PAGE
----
Contact dermatitis in an HIV-positive patient

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Allergic contact dermatitis results from cutaneous contact with a specific allergen.
Allergic contact dermatitis results from cutaneous contact with a specific allergen.

Is it appropriate to administer a short course (<14 days) of an oral corticosteroid to treat a contact dermatitis that becomes systemic in an HIV-positive patient? Does it depend on the patient's CD4 count?
—CARL GARRUBBA, MPA, PA-C, Pittsburgh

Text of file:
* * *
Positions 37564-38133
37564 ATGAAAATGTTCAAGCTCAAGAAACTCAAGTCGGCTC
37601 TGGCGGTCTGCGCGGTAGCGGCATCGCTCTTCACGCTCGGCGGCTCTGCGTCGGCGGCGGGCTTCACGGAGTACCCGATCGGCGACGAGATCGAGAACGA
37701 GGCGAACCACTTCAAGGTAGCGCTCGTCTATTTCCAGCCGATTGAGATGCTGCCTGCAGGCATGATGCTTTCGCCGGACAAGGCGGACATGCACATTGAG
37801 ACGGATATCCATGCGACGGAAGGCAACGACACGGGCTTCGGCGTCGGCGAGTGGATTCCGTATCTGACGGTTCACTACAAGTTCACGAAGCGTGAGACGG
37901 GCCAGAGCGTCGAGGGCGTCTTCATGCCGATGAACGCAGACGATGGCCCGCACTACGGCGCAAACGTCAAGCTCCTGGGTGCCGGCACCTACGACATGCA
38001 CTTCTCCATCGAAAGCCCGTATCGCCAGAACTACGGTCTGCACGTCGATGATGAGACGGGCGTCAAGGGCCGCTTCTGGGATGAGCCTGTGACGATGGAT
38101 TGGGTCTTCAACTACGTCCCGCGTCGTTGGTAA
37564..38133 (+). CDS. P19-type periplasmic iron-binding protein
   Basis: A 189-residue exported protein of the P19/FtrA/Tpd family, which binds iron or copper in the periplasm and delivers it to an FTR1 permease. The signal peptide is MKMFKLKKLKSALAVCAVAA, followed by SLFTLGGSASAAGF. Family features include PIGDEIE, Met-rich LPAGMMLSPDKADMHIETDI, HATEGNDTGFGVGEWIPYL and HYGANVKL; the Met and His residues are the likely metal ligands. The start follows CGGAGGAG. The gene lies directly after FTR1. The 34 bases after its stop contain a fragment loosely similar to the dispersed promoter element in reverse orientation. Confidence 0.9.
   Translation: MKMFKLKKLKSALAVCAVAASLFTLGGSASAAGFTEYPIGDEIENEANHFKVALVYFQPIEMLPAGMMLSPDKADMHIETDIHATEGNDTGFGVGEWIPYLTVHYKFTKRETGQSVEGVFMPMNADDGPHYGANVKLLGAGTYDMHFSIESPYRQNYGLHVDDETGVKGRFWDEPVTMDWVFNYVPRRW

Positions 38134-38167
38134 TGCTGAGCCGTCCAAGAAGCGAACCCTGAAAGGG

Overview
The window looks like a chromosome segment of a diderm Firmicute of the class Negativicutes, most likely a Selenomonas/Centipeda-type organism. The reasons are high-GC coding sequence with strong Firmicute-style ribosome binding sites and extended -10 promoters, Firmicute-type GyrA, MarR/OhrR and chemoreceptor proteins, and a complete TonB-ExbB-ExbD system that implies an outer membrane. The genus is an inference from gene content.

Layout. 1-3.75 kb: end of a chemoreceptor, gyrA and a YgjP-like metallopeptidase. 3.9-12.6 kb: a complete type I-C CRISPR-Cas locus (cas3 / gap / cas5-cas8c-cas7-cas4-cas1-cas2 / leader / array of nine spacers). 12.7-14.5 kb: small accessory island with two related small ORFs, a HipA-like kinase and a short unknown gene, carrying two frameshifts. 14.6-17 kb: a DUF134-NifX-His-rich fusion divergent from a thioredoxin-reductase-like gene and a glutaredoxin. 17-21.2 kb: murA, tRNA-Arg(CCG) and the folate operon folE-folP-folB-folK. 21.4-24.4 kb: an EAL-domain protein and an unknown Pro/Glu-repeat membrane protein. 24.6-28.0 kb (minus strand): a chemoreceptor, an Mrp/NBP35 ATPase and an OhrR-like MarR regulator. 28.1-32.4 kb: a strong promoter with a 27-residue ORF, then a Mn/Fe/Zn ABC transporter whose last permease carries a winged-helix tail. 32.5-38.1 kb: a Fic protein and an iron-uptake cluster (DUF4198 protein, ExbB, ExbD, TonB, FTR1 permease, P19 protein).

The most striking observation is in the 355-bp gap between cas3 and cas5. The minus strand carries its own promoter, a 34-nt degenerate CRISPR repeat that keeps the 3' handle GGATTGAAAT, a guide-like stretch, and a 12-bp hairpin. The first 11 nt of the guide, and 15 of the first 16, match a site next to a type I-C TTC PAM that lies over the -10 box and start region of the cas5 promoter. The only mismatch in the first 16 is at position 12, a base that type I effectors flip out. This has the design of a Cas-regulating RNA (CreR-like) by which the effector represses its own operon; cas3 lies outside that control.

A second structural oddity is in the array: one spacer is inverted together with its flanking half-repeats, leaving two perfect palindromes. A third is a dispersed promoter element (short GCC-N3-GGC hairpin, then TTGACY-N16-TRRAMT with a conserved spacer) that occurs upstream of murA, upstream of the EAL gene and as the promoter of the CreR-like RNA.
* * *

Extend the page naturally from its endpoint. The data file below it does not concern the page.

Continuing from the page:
Allergic contact dermatitis results from a delayed type 4 hypersensitivity reaction to an allergen. Although CD4 T lymphocytes have an effector role in delayed type 4 hypersensitivity responses, CD8 T lymphocytes have recently been shown to have an effector role in allergic contact dermatitis. Hence an HIV-associated decrease in CD4 count does not reduce the ability of these patients to develop allergic contact dermatitis (Australas J Dermatol. 2006;47:195-197). In patients with advanced HIV disease, short-term prednisone administration is well-
tolerated and reasonably safe (AIDS. 2001;15:321-327).
—Philip R. Cohen, MD
(131-5)

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